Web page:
End-of-Life Counseling Isn’t Just Good, It’s Essential
Posted Aug 27 2009 11:39pm
How did the idea that Medicare should pay for “end-of-life” counseling suddenly become such a hot button in the health care debate? Because confused people seem to think that would lead to euthanasia.
I’m not certain who planted that absurd idea in their heads, but it seems to be part of hysteria being whipped up by reform opponents. Too bad, because critics of the proposal such as Republican and House Minority Leader John Boehner are doing people a dreadful disservice by making them fearful of end-of-life counseling.
For one thing, Medicare already pays for this type of counseling. They just pay far too little for it. So, is it better to have rushed end-of-life counseling or would you rather your doctor felt like this was something he or she could spend some time on?
My advice is spend as much time as you can. This is not about with-holding CPR just because you’re over 80. It’s about telling your doctor whether or not you want to have a ventilator tube shoved down your throat if you are brain dead, or get knee surgery when you’re flat on your back dying of congestive heart disease.
It’s about deciding how much medicine is “enough” if someone is obviously dying.
Certainly, some people believe that life is so precious every conceivable effort should be made to protect it. But unless you’ve worked in a hospital emergency room or ICU, you don’t have any idea of what could happen to you there. Technology has come a long long way, and the result can be very troubling.
That’s why people like physician and bioethicist Robert Martensen say it is crucial for anyone to at least have a living will: that says specifically which types of heroic measures you would like used to save your life and which you would not. In this interview with NPR, Martensen points out that a doctor could spend one to two hours counseling a patient about all their alternatives during such a crisis. Medicare, he says, pays $18 for that service in New York.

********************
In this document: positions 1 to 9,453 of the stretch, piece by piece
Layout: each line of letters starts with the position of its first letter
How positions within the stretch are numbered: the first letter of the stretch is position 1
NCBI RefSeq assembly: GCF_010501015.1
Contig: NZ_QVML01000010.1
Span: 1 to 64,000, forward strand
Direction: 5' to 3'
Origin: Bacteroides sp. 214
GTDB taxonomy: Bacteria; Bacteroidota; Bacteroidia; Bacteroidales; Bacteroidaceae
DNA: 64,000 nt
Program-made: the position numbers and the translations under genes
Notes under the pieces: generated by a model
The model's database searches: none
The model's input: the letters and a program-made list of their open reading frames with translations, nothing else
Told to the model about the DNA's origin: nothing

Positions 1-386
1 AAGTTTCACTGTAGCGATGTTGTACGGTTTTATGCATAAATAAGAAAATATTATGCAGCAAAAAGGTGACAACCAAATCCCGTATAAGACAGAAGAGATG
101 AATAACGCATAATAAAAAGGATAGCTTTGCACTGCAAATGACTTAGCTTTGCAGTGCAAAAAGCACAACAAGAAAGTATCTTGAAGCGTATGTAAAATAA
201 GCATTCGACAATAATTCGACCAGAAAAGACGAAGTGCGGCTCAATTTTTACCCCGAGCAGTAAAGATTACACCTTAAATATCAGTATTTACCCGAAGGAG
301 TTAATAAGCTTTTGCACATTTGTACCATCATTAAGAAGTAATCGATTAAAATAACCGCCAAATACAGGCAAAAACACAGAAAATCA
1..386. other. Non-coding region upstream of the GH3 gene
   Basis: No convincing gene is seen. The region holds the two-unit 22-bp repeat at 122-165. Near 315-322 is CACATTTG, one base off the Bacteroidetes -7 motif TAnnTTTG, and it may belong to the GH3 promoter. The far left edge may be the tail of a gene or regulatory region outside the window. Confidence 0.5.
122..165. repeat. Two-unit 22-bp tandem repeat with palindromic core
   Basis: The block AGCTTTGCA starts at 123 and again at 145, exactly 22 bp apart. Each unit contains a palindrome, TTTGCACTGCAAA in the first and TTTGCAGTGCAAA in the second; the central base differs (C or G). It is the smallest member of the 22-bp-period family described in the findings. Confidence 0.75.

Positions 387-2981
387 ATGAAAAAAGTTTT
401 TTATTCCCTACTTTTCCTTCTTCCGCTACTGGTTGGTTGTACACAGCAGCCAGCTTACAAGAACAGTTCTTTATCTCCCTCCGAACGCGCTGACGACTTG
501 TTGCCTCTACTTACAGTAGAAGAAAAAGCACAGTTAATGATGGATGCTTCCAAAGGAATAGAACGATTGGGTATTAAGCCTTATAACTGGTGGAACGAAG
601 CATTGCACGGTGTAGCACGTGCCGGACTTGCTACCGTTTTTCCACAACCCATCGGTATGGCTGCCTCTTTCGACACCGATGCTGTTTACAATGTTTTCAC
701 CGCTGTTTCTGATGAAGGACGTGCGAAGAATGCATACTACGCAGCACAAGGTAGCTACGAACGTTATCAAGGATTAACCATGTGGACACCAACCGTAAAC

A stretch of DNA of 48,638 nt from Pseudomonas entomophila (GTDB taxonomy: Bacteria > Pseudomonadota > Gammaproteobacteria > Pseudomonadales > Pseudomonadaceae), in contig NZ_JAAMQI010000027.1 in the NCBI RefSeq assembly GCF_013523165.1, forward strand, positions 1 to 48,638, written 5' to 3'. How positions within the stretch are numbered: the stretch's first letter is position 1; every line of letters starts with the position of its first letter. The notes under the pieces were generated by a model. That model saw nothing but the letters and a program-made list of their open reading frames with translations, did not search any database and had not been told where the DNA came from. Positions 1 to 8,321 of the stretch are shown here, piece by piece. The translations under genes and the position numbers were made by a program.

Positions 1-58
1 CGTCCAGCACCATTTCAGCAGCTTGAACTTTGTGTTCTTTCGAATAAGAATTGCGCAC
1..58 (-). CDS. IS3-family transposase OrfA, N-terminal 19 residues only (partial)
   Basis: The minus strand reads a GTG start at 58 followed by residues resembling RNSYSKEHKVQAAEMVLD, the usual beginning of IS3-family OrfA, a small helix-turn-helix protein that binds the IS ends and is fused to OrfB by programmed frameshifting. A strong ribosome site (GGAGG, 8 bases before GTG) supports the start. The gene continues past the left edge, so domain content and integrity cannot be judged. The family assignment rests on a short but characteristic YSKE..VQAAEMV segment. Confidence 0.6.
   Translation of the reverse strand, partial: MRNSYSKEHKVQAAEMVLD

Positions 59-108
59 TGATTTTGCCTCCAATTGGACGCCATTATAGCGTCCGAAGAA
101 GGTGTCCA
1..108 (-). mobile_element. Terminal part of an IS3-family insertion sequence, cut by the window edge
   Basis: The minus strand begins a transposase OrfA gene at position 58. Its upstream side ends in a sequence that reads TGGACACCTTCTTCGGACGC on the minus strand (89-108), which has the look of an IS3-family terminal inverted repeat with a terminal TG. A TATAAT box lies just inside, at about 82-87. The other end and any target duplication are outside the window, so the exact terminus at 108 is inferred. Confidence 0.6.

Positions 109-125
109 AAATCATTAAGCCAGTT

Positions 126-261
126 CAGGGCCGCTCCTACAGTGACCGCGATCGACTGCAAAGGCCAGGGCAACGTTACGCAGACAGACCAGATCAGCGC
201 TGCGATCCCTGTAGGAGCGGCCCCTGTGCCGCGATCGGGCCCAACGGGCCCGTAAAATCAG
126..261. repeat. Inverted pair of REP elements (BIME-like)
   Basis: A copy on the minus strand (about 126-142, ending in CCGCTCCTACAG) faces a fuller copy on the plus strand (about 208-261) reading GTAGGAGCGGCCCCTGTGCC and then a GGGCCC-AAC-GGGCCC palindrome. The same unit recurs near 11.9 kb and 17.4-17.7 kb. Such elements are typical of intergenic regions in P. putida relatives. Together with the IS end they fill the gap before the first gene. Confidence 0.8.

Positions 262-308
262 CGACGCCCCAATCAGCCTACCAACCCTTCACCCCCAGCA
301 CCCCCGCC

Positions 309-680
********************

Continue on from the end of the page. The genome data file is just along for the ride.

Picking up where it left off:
$18 dollars for some of the most important decisions that will ever be made about your life. I think I’d vote “yes” to have them paid more than that.
In case you think everything that happens during the end-of-life is some kind of heroic measure aimed at making the patient more comfortable, or giving them another chance at life, think again. Sure, many amazing and wonderful things happen in ICU’s and emergency rooms. We can all be greatful for the amazing work they do. But there are also some unfortunate trends we need to be aware of as patients.
In his remarkable book “A Life Worth Living: A Doctor’s Reflections on Illness in a High-Tech Era,” Martensen points out that Medicare pays very well for for ventilators, which means hospitals make more money by putting patients on them. In fact, a whole new type of medical facility has sprung up just housing patients on ventilators, he says: “So these places which are usually concrete buildings by freeways house patients on these ventilators. And I think for some families this is fine, this is a kind of medical sanctuary, for others it’s a living tomb. The point that troubles me the most is that there very seldom is a candid discussion with the family or the patient – if the patient is alert, usually is not – about this extended kind of space, twilight zone of existence.”
Ventilators, he adds are just one way that doctors have of “artificially” extending life. Kidney’s not working? You get dialysis. Heart not pumping right? Here’s a pacemaker. Can’t swallow? Here’s a g-tube. It’s can be lifesaving, but it is artificial and the more of it you get, the less comfortable you may feel. If you want all of it, fine go ahead and ask for it. But if you don’t want it, save yourself a heap of suffering and make out a living will.
I recommend you ask your own hospital for their living will form and then go through it with your own physician. If you’re not satisfied with his or her explanations, try to find someone else who is a health care professional who can explain it to you. But familiarize yourself with what living wills are before you sit down with anyone, that will help a lot. And go over your living will with your doctor and loved ones at least every two years. Technology moves fast.
You can find free living will forms on the web. Here are a couple useful sites: